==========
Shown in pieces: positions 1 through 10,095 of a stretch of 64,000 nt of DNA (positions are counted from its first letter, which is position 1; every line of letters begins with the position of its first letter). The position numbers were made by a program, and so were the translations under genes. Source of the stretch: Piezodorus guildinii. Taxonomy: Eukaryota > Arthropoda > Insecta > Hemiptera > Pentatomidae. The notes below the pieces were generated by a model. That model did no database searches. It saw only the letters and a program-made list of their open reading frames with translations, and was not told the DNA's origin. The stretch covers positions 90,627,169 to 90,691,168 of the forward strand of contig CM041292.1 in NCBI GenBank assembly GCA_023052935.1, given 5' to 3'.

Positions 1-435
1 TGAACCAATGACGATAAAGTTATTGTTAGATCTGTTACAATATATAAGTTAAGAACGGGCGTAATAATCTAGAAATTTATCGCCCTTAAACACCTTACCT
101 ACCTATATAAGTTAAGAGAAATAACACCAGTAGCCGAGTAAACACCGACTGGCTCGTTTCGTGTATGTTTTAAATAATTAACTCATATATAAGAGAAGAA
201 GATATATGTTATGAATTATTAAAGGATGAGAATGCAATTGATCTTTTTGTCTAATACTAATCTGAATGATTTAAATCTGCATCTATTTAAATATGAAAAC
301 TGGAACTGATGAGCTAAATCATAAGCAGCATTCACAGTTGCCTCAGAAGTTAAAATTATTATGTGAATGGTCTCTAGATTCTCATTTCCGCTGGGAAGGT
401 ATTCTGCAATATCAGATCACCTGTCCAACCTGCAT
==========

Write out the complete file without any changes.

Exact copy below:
Shown in pieces: positions 1 through 10,095 of a stretch of 64,000 nt of DNA (positions are counted from its first letter, which is position 1; every line of letters begins with the position of its first letter). The position numbers were made by a program, and so were the translations under genes. Source of the stretch: Piezodorus guildinii. Taxonomy: Eukaryota > Arthropoda > Insecta > Hemiptera > Pentatomidae. The notes below the pieces were generated by a model. That model did no database searches. It saw only the letters and a program-made list of their open reading frames with translations, and was not told the DNA's origin. The stretch covers positions 90,627,169 to 90,691,168 of the forward strand of contig CM041292.1 in NCBI GenBank assembly GCA_023052935.1, given 5' to 3'.

Positions 1-435
1 TGAACCAATGACGATAAAGTTATTGTTAGATCTGTTACAATATATAAGTTAAGAACGGGCGTAATAATCTAGAAATTTATCGCCCTTAAACACCTTACCT
101 ACCTATATAAGTTAAGAGAAATAACACCAGTAGCCGAGTAAACACCGACTGGCTCGTTTCGTGTATGTTTTAAATAATTAACTCATATATAAGAGAAGAA
201 GATATATGTTATGAATTATTAAAGGATGAGAATGCAATTGATCTTTTTGTCTAATACTAATCTGAATGATTTAAATCTGCATCTATTTAAATATGAAAAC
301 TGGAACTGATGAGCTAAATCATAAGCAGCATTCACAGTTGCCTCAGAAGTTAAAATTATTATGTGAATGGTCTCTAGATTCTCATTTCCGCTGGGAAGGT
401 ATTCTGCAATATCAGATCACCTGTCCAACCTGCAT